Forsyth County high school teacher Stuart Egan, whose open letter critiquing a legislative plan to turn struggling public schools over to for-profit charter school operators got a great deal of deserved attention last month, has penned another “must read.” This one is a detailed and lengthy response to a recent essay by State Rep. Jon Hardister of Guilford County in which Hardister attempted to argue that the state’s conservative political leadership has not been waging “a war on public education.”

After debunking several of Hardister’s claims about education spending (which, as Egan notes, continues to fall when one accounts for enrollment growth), Egan offers the following list of recent state actions vis a vis public schools:

  • The financing of failed charter schools that have no oversight.
  • The funding of vouchers (Opportunity Grants) that effectively remove money for public education and reallocate it to private schools.
  • The underfunding of our public university system, which forces increases in tuition, while giving tax breaks to companies who benefit from our educated workforce.
  • The dismantling of the Teaching Fellows Program that recruited our state’s brightest to become the teachers of our next generation.
  • The removal of the cap for class size for traditional schools and claiming it will not impede student learning.
  • The removal of graduate pay salary increases for those new teachers who have a Master’s degree or higher.
  • The administration of too many tests (EOCTs, MSLs, CCs, NC Finals, etc.), many of which are scored well after grades are due.
  • The constant change in curriculum standards (Standard Course of Study, Common Core, etc.).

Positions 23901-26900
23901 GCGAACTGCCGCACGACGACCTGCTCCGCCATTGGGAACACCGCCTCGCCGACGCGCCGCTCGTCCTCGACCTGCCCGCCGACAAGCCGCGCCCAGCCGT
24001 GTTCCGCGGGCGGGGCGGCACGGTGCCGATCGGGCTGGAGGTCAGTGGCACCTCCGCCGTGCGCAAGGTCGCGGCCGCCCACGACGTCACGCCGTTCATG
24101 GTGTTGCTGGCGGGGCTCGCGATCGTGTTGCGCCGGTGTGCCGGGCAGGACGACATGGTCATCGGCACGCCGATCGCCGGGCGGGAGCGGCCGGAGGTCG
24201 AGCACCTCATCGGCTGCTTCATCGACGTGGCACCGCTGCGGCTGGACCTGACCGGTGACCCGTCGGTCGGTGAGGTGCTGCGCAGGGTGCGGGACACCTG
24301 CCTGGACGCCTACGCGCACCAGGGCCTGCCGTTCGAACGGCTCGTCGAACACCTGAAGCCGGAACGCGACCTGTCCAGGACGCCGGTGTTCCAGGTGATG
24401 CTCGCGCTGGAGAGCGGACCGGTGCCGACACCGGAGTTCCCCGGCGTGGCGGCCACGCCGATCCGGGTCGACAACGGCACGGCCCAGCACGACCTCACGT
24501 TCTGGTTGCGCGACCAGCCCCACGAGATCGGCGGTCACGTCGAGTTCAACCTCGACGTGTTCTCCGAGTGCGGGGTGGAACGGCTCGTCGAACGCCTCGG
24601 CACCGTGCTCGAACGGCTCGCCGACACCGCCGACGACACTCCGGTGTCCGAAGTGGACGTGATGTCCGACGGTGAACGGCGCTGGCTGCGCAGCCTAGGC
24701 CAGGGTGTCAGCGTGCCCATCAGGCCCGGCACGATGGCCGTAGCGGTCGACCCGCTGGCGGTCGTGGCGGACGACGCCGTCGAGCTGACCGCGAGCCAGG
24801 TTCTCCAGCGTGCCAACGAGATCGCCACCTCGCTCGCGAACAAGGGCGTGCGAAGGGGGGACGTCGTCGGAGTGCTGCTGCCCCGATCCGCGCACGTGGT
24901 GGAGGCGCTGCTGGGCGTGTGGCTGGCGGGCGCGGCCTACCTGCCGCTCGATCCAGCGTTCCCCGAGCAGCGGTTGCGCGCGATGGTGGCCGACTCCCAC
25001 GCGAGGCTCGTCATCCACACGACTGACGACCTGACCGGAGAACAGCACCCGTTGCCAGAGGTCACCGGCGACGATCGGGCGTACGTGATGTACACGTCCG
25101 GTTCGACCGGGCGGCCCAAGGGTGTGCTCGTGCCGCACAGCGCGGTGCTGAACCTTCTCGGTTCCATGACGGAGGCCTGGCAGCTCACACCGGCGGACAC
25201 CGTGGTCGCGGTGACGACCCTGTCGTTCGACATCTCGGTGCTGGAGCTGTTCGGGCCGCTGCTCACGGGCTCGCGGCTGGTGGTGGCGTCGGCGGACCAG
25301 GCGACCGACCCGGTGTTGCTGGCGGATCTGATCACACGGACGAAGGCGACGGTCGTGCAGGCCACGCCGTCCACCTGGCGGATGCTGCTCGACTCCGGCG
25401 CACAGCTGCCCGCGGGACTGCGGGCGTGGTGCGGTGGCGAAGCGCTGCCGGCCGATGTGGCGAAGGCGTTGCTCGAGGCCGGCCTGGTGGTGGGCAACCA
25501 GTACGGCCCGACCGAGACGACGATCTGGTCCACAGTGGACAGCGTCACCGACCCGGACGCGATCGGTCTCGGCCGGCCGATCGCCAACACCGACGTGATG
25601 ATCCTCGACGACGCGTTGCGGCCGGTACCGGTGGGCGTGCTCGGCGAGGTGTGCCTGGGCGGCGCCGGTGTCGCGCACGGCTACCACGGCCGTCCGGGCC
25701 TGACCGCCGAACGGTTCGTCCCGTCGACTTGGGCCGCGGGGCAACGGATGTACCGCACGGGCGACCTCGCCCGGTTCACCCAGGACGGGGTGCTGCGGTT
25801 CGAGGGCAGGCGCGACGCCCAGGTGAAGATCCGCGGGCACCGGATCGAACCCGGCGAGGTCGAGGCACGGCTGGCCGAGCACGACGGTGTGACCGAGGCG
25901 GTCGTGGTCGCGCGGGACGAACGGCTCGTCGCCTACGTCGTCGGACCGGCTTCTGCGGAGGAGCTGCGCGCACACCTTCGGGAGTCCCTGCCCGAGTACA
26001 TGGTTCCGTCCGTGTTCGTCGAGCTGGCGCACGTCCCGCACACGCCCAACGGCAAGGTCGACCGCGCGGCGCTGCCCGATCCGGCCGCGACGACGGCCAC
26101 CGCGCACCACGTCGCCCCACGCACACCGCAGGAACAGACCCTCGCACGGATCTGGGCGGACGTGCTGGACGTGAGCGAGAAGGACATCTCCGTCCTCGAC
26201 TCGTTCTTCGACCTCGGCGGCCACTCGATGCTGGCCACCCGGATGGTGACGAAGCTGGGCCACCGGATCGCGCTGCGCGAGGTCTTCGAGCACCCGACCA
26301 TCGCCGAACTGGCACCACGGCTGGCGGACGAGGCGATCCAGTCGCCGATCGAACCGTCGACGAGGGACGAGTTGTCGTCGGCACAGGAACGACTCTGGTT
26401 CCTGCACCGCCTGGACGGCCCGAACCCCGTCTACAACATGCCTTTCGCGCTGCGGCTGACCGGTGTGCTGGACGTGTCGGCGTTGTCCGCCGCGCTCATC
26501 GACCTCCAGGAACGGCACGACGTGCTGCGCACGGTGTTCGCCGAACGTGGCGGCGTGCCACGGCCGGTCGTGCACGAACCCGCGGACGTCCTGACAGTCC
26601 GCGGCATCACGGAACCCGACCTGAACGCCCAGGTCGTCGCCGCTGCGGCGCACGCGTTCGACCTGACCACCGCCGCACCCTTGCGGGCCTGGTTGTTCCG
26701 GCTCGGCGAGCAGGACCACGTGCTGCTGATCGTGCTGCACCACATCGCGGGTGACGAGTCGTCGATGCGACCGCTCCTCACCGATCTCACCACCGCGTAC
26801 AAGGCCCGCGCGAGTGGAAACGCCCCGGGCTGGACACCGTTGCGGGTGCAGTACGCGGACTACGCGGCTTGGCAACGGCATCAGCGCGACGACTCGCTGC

• The appointment of non-educators to leadership roles in writing new curricula.
  • The engagement with profit-motivated companies and no-bid contracts with entities like Pearson that dictate not only what teachers are allowed to teach but also how students are assessed.

All in all, Egan’s essay is a powerful, if sobering, read. Click here to read it in its entirety.


Having worked through the Labor Day weekend, lawmakers are indicating that budget talks have been productive and that we could see a budget agreement hammered out—2.5 months late—between House and Senate leaders by week’s end.

It’s been a very long seven (?) months since the start of this year’s legislative session, so in case you’ve gotten so weary you’ve lost track of what’s at stake for public education, here are seven big issues.

Teacher assistants. Yes, once again, TA jobs are on the line and serve as one of the biggest sticking points between the House and the Senate. The House wants to preserve their jobs (of which there are already far fewer than pre-recession levels), while the Senate wants to do away with more than 8,500 TA jobs over the next two years in favor of reducing classroom sizes.

Educators say wait: not enough space or time at this point to reduce class sizes and, by the way, who will drive the buses, administer the medicines, and keep kids safe—not to mention who will make sure third graders are reading proficient?

Driver’s education. The Senate wants to defund driver’s ed and make parents pay $350+ for their kids to learn how to drive. Sen. Dan Soucek (R-Boone) says kids just need to sit behind the wheel for a while—instruction isn’t necessary. The House wants to keep the program going, which some say has markedly improved thanks to recent efforts to increase oversight and coordination between the DMV and driver’s ed programs.

Meanwhile, thanks to funding uncertainty, some school districts have already quit providing driver’s ed. And the person at DPI who some say is responsible for making the program better? He got laid off.